in Perth, Western Australia, wrote in their booklet to promote their annual writers' festival:
is a delightfully irreverent story about a group of school kids who gang together and take on the City Council
to protect the magpies nesting in the trees outside their school. It has strong wildlife conservation and anti-bullying
themes, and supports the empowerment of children and the advantages of collective action.
The Age, Melbourne, 2002
and here's a short excerpt
As soon as the chorale ended, Max began his famous imitations. He started with a wattle bird. Then there was
the brown dog from down the street, an ambulance, a kookaburra, someone's whistle, and finally a voice that sounded
very much like the Bird Lady saying "magpie mischief". To top it all off, Squawky flew in and landed
on the Bird Lady's shoulder, looking down longingly at the special mixture.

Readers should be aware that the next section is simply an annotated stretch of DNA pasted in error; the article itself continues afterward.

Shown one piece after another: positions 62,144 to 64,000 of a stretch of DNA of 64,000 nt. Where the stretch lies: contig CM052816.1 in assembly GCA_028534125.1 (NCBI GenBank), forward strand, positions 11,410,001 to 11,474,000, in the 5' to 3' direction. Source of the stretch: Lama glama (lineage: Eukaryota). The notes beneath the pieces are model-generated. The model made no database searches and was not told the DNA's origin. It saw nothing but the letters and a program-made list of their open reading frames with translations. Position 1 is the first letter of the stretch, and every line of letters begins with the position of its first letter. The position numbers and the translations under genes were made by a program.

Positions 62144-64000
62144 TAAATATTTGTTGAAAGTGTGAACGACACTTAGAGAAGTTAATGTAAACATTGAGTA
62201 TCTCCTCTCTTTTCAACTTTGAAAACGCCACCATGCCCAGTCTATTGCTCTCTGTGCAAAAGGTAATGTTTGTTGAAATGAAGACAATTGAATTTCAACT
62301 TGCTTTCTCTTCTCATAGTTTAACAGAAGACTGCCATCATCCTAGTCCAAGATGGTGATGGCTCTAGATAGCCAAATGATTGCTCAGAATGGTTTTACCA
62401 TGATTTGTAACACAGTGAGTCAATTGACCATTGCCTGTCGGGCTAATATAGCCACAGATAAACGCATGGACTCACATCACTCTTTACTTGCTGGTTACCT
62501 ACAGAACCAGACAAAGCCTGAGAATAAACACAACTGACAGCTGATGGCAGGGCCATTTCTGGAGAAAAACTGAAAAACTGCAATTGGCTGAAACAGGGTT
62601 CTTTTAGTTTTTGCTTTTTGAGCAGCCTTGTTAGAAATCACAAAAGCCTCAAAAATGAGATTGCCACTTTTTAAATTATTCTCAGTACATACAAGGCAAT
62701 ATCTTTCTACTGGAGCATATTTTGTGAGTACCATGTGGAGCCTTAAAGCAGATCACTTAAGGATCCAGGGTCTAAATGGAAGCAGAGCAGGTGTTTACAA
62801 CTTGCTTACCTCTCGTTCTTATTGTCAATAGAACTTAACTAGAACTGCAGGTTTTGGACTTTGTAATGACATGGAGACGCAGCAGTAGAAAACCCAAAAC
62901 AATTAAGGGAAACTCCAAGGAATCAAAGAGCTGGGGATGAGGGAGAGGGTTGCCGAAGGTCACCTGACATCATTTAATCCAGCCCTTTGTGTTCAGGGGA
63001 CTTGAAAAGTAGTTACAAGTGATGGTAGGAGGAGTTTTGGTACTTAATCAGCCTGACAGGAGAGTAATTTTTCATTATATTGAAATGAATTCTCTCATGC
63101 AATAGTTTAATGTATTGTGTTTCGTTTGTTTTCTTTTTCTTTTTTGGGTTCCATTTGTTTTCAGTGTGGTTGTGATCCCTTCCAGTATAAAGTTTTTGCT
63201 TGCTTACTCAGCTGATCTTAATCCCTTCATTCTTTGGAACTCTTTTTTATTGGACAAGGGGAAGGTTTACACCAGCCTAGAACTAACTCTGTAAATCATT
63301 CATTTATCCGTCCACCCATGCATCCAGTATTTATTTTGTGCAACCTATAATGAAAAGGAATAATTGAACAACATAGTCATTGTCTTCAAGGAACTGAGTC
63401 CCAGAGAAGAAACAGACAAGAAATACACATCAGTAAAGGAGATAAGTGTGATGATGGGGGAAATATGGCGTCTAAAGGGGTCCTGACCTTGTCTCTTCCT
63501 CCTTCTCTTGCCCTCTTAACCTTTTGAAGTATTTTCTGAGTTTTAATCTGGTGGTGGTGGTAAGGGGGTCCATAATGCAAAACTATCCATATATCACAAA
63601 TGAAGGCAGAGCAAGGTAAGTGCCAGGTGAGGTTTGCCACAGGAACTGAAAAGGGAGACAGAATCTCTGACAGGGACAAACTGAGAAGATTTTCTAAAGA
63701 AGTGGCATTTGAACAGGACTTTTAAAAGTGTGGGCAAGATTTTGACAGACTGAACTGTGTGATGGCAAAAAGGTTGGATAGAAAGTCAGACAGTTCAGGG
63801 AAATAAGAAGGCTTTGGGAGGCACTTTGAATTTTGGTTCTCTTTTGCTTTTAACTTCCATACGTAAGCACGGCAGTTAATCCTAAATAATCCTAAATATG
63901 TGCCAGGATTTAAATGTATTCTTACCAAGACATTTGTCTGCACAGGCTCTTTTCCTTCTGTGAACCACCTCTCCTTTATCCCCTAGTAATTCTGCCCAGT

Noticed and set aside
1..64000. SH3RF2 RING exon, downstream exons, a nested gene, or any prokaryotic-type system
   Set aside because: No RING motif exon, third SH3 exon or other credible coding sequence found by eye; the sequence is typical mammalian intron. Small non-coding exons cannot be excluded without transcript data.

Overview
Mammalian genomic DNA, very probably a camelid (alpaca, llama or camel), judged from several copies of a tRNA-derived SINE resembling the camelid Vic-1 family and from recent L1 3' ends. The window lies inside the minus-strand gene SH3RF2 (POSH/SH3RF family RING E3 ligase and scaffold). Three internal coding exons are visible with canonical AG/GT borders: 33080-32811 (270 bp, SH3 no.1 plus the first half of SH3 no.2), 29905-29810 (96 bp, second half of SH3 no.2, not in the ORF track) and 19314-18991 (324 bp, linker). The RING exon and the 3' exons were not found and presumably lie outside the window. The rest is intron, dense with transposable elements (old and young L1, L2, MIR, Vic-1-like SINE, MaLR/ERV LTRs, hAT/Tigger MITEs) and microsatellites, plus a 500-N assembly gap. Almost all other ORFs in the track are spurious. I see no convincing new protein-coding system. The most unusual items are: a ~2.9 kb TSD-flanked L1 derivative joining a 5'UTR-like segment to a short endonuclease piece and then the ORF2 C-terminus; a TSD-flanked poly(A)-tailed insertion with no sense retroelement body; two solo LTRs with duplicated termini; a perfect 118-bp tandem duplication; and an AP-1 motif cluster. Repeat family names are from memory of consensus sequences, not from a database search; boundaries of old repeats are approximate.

Not many people had seen the magpies behave like this before. Mrs Stott certainly hadn't. Sitting in her car, watching
the crowd from a safe distance, she began to feel all mushy.
Sniffling, she punched some numbers into her mobile phone.
"Yes, this is he. Whoís that?"
"Yes. Which me?"
"Your wife, you smeghead."
"Sorry dear. Got a lot on my plate."
"You wonít have anything on your plate tonight if you donít stop this magpie madness. And NOW."
For tips on how to make friends with magpies mail Jon Doust, click here.
Magpie Mischief, by
Jon Doust and Ken Spillman
illustrated by Marion Duke
Fremantle Arts Centre Press
PO Box 158,
North Fremantle 6159
"Australia's finest small publisher"
ISBN 1 86368 355 0